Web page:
A new Bank of England’s £50 note will feature the computer science pioneer Alan Turing.

BBC announces that the banknote will enter circulation on 23 June, which would have been the mathematician’s birthday.

Why Alan Turing on the note? The work of Alan Turing allowed to accelerate Allied efforts to read German Naval messages enciphered with the Enigma machine. Fundamental is however his pivotal role in the development of core computer science ideas and early computers, first at the National Physical Laboratory and later at the University of Manchester.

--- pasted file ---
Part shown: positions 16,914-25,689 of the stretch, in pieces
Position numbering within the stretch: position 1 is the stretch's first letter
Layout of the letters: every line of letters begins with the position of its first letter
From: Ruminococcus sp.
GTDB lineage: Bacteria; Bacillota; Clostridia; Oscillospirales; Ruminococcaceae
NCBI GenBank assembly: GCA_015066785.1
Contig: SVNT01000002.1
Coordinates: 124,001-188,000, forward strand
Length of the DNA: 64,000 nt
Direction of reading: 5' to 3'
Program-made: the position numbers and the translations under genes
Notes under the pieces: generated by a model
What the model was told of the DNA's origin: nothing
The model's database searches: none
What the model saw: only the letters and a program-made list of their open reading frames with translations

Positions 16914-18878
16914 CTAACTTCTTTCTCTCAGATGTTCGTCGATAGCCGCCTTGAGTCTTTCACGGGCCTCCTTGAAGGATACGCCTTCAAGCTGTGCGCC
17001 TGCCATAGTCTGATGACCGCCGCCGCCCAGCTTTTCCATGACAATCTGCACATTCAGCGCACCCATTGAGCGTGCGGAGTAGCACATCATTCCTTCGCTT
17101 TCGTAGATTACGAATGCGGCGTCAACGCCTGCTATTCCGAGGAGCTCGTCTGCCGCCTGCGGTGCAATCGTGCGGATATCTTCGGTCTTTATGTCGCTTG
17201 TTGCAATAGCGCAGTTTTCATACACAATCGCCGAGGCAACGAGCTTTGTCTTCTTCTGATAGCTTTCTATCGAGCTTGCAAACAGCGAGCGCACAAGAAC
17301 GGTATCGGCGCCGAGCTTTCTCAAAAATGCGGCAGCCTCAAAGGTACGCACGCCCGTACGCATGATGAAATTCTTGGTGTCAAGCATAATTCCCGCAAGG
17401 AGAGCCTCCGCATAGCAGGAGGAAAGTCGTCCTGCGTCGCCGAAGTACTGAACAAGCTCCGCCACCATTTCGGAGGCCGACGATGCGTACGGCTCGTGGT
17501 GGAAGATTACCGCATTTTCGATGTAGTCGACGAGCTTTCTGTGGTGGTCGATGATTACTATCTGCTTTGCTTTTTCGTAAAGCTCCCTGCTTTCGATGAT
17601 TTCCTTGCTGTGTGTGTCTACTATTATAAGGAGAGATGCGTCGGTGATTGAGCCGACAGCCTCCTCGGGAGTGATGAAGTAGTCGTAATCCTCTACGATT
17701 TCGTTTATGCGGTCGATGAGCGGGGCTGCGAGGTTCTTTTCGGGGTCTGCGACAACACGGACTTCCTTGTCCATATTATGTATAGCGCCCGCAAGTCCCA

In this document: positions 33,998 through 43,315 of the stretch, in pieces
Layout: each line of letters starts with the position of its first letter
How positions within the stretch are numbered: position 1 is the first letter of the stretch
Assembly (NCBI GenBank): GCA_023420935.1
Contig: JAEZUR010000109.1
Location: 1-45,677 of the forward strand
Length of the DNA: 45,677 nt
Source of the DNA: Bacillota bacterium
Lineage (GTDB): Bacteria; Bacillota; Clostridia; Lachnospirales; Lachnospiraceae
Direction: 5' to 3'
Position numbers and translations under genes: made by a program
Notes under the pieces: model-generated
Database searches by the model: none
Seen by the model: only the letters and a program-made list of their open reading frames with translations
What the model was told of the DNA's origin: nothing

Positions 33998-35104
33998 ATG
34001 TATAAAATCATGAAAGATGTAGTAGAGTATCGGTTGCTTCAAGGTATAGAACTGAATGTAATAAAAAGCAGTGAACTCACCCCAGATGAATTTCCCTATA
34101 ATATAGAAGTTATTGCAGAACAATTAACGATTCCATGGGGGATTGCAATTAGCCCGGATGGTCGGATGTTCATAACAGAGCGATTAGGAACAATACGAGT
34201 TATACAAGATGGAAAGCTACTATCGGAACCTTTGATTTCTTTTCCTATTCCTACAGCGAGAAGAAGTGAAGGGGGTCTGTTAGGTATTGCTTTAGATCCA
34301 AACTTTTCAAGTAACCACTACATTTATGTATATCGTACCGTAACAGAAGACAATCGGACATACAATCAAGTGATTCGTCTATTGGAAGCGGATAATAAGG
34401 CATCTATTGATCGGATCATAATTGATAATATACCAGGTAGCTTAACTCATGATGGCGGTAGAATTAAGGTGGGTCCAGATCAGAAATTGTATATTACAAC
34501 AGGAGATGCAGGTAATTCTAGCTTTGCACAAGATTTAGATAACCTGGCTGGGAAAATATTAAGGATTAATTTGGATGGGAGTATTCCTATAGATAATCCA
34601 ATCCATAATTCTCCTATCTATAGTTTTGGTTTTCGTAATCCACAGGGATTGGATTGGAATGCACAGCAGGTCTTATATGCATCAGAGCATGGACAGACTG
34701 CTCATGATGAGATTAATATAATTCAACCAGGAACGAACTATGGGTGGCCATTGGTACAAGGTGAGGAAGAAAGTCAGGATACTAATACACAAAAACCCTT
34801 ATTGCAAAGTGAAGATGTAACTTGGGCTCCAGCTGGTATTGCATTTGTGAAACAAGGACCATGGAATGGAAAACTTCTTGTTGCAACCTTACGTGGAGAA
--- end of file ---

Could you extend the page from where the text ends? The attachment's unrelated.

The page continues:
The notes are a further recognition of UK celebration of one of its leading figures in the 1900.

Andrew Bailey, the governor of the Bank of England, is reported to have said: “He was a leading mathematician, developmental biologist, and a pioneer in the field of computer science. He was also gay, and was treated appallingly as a result. By placing him on our new polymer £50 banknote, we are celebrating his achievements, and the values he symbolises.” Alan Turing’s portrait on the new £50 note is certainly an important step ahead toward recognition and respect of human diversity in personality, nature, intellectual strength and artistic excellence.